Justia columnist and Cornell law professor Sherry Colb comments on the Supreme Court’s recent decision upholding a Maryland law authorizing the collection of DNA samples from people who are arrested for violent crimes, and Justice Scalia’s dissent to that decision, raising Fourth Amendment concerns. She covers the three main points of the majority’s decision, and the three main points that the dissent raised, examining the logic and persuasiveness of each.
Justia columnist and Cornell law professor Sherry Colb considers the merits of the Supreme Court’s approach to cases where drunk driving is suspected, as set forth in Missouri v. McNeely. There, the Court held that police must conduct a “totality of the circumstances” exigency analysis to determine whether seeking a warrant prior to performing a blood test would significantly undermine the efficacy of the search in an individual case. Colb considers whether the Court’s ruling makes sense, in light of what generally happens in DWI cases, and discusses an alternative approach that was proposed by the Chief Justice, as well as the approach described in Justice Thomas’s dissent and its witty hypothetical.
Justia columnist and attorney David Kemp discusses Miranda warnings and the proposed reliance on the “public safety” exception in the case of the suspected Boston Marathon bomber. Kemp first describes the Supreme Court’s seminal decision in Miranda v. Arizona, as well as the subsequently established public safety exception. Kemp cautions that despite the characterization by some authorities of the exception as a carte blanche to question criminal suspects in blatant disregard of their constitutional rights, the exception should be preserved as an evidentiary rule employed only by impartial courts, not by interrogating officers.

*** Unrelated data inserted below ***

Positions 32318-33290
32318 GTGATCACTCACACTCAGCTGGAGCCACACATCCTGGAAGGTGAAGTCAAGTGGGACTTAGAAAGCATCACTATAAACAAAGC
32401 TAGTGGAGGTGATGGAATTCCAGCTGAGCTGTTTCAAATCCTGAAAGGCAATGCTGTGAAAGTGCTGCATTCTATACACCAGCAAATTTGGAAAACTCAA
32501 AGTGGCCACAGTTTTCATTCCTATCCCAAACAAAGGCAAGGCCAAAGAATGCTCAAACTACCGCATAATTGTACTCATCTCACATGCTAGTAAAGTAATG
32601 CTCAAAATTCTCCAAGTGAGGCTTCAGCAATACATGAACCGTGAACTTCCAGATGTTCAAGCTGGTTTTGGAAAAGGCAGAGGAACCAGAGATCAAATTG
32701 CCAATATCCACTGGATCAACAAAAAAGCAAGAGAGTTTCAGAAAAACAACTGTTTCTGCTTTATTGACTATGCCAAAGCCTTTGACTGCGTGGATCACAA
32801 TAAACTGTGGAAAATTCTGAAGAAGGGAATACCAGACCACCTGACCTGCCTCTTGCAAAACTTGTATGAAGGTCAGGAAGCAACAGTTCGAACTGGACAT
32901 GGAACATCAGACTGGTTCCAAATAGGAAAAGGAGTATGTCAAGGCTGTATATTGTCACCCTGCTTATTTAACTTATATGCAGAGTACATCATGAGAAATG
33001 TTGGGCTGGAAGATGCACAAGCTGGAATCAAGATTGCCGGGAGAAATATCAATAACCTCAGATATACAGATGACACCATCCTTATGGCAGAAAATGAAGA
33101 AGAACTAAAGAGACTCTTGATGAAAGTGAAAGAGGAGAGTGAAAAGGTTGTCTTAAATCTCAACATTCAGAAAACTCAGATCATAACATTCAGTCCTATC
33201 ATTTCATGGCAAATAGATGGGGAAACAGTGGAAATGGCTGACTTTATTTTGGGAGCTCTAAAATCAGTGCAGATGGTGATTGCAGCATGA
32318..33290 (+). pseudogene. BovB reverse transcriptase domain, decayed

Justia columnist and Cornell law professor Sherry Colb comments on the recent Supreme Court Fourth Amendment case concerning the constitutionality of the police’s conducting a warrantless dog sniff on the front porch of a private house in order to detect drugs. Colb analyzes both the majority and concurring opinions from the High Court, and explains why the drugs that were found by the police were suppressed, so that they could not be admitted into evidence in a criminal case against the defendant, Jardines. She also predicts the result that will follow when a similar, but not identical, Fourth Amendment case arises in the future, as it surely will.
In Part Two of a two-part series of columns on the Supreme Court case of Maryland v. King, Justia columnist and Cornell law professor Sherry Colb continues her analysis of the case, which raises questions about the Fourth Amendment significance of DNA collection from arrestees, in light of the government interests and privacy entitlements that are at stake when a person is taken into custody. Part One of this series appeared on March 20, here on Justia’s Verdict.
In Part One in a two-part series of columns relating to the pending Supreme Court case Maryland v. King, Justia columnist and Cornell law professor Sherry Colb considers the Fourth Amendment significance of DNA collection from arrestees, in light of the government interests and privacy entitlements that are at stake when a person is taken into custody. Part Two of this series will appear next Wednesday, March 27.